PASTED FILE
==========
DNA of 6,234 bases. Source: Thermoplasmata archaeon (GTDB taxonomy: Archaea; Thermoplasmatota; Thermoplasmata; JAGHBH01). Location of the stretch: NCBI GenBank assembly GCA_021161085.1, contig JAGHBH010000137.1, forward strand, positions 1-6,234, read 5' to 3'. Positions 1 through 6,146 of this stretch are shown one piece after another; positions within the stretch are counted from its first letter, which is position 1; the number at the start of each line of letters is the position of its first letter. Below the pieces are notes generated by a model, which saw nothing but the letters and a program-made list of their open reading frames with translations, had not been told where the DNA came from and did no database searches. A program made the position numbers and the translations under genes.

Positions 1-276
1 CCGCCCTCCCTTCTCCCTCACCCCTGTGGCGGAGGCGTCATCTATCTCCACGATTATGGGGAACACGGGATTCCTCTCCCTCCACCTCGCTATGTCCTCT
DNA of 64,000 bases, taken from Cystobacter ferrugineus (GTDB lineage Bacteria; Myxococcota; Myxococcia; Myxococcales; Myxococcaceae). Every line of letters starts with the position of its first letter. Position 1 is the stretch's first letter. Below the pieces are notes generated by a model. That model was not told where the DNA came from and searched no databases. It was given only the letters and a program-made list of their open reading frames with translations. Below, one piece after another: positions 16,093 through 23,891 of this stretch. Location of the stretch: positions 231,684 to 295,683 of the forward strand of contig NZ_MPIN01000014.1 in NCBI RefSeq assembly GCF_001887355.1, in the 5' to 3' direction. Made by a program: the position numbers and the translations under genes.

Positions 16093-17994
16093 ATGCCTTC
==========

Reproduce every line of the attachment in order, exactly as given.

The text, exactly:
DNA of 6,234 bases. Source: Thermoplasmata archaeon (GTDB taxonomy: Archaea; Thermoplasmatota; Thermoplasmata; JAGHBH01). Location of the stretch: NCBI GenBank assembly GCA_021161085.1, contig JAGHBH010000137.1, forward strand, positions 1-6,234, read 5' to 3'. Positions 1 through 6,146 of this stretch are shown one piece after another; positions within the stretch are counted from its first letter, which is position 1; the number at the start of each line of letters is the position of its first letter. Below the pieces are notes generated by a model, which saw nothing but the letters and a program-made list of their open reading frames with translations, had not been told where the DNA came from and did no database searches. A program made the position numbers and the translations under genes.

Positions 1-276
1 CCGCCCTCCCTTCTCCCTCACCCCTGTGGCGGAGGCGTCATCTATCTCCACGATTATGGGGAACACGGGATTCCTCTCCCTCCACCTCGCTATGTCCTCT
DNA of 64,000 bases, taken from Cystobacter ferrugineus (GTDB lineage Bacteria; Myxococcota; Myxococcia; Myxococcales; Myxococcaceae). Every line of letters starts with the position of its first letter. Position 1 is the stretch's first letter. Below the pieces are notes generated by a model. That model was not told where the DNA came from and searched no databases. It was given only the letters and a program-made list of their open reading frames with translations. Below, one piece after another: positions 16,093 through 23,891 of this stretch. Location of the stretch: positions 231,684 to 295,683 of the forward strand of contig NZ_MPIN01000014.1 in NCBI RefSeq assembly GCF_001887355.1, in the 5' to 3' direction. Made by a program: the position numbers and the translations under genes.

Positions 16093-17994
16093 ATGCCTTC